The newly industrialized city of Manchester, which horrified Friedrich Engels when he worked there in the 1840s, had the highest level of labor productivity the world had ever seen. But the factory workers’ wages were set not by their extraordinary productivity, but by what they would earn if they returned to the potato fields of pre-famine Ireland.
So the question is not whether robots and computers will make human labor in the goods, high-tech services, and information-producing sectors infinitely more productive. They will. What really matters is whether the jobs outside of the robot-computer economy – jobs involving people’s mouths, smiles, and minds – remain valuable and in high demand.
From 1850 to 1970 or so, rapid technological progress first triggered wage increases in line with productivity gains. Then came the protracted process of income-distribution equalization, as machines, installed to substitute for human legs, and fingers created more jobs in machine-minding, which used human brains and mouths, than it destroyed in sectors requiring routine muscle power or dexterity work. And rising real incomes increased leisure time, thereby boosting demand for smiles and the products of minds.
Will the same occur when machines take over routine brainwork? Maybe. But it is far from being a safe bet on which to rest an entire argument, as Thiel has.
(Bradford De Long)

Friday, September 26, 2014

Income Inequality in the US

                                                       (Comments due by Oct. 4, 2014)
The income disparity between the richest and poorest Americans has grown wider in recent years, according to a report released Thursday by the Federal Reserve, data that should add fuel to the growing political debate over income inequality.
In effect, the report titled the Fed’s Survey of Consumer Finance said what many economists have been saying for years: the richest Americans are getting richer while the poorest are getting poorer. And the middle-classes, meanwhile, are standing still.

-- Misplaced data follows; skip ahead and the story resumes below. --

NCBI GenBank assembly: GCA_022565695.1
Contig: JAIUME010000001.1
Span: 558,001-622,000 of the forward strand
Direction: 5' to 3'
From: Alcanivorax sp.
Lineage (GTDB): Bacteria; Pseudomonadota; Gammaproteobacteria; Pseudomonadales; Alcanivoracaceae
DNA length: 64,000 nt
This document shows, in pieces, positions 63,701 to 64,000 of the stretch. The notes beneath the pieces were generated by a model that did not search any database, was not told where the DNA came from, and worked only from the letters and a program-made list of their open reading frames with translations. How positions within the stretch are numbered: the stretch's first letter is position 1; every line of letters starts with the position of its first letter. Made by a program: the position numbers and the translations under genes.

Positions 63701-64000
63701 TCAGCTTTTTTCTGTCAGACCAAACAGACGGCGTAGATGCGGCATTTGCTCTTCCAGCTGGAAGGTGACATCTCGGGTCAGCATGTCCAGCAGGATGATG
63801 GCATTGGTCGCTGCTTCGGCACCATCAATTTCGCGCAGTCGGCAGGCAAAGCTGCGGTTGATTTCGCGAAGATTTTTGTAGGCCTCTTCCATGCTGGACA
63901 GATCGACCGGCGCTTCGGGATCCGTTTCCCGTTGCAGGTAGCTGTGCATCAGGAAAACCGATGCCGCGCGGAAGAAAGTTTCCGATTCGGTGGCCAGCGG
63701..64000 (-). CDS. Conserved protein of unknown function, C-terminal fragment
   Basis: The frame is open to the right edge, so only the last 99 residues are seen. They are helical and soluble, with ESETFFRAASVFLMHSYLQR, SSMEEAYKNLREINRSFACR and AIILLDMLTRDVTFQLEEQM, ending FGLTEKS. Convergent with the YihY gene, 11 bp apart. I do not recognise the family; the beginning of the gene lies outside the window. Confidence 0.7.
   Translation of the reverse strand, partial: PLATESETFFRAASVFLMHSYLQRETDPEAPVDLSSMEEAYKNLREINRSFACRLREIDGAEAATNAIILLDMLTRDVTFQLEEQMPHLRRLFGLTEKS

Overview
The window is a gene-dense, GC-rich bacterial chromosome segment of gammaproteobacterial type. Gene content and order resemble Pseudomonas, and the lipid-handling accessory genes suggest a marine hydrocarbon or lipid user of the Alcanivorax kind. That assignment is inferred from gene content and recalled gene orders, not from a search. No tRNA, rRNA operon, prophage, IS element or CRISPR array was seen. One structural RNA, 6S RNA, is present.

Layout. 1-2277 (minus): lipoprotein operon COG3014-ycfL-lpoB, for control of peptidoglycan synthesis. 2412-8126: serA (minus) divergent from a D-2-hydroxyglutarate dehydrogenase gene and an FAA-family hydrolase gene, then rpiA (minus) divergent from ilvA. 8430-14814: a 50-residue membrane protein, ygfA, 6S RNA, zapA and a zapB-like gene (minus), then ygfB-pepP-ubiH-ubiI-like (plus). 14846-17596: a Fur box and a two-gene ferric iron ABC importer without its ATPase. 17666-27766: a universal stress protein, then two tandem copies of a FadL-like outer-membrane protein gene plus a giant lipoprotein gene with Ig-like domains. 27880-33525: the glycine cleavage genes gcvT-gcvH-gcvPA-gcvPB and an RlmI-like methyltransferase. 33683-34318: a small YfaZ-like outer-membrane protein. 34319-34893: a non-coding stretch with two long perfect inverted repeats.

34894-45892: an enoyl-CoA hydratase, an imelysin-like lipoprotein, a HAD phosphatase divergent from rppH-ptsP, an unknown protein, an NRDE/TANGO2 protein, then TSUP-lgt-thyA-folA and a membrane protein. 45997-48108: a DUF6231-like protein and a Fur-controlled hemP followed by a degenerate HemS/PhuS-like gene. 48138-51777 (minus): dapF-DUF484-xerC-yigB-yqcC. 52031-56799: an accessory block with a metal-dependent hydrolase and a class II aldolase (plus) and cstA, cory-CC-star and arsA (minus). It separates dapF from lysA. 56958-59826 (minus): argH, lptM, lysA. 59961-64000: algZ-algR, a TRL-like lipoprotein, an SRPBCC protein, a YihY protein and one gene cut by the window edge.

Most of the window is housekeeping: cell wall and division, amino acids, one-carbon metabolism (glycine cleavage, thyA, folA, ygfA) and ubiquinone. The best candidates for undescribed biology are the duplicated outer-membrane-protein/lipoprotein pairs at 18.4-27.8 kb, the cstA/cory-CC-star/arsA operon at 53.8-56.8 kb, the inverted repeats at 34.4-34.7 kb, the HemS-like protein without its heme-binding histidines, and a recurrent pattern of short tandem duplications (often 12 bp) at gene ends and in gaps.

The results of the survey are released every three years.
Families with the lowest incomes saw “continued substantial declines” in average real incomes between 2010 and 2013, according to the Fed’s survey, which continues a pattern established between the central bank’s 2007 and 2010 surveys.
Families defined as middle to upper-middle class (which fall between the 40th and 90th income percentiles) “saw little change in average real incomes” between 2010 and 2013 and consequently have failed to recover the losses experienced between 2007 and 2010, the report said.
“Only families at the very top of the income distribution saw widespread income gains between 2010 and 2013, although mean and median incomes were still below 2007 levels,” the Fed survey found.
The political debate over income inequality has led some -- mostly Democrats -- to call for higher taxes on the wealthy, while others -- mostly Republicans -- argue that higher taxes ultimately lead to economic stagnation and could act as another obstacle to the ongoing economic recovery.
The central bank’s report described “substantial disparities in the evolution of income and net worth” since 2010 despite improvements in U.S. labor markets and gradual economic growth since the 2008 financial crisis and recession that followed.
Overall, average income rose 4% from 2010 while median -- the midpoint with half higher and half lower -- income fell 5%, “consistent with increasing income concentration during this period,” according to the Fed’s report.
Meanwhile, the top 3% of families saw their share of U.S. income rise to 30.5% in 2013 from 27.7% in 2010. Fed economists said the data reflect a return to the economy's prerecession trend, after the income distribution narrowed during the recession when top-earning families saw their incomes fall. The top 3% had held 31.4% of all income in 2007.
“Overall, between 2010 and 2013 there was little movement in median and mean net worth, as the median fell a modest 2% and the mean increased slightly. Consistent with income trends and differential holdings of housing and corporate equities, families at the bottom of the income distribution saw continued substantial declines in real net worth between 2010 and 2013, while those in the top half saw, on average, modest gains,” the report found.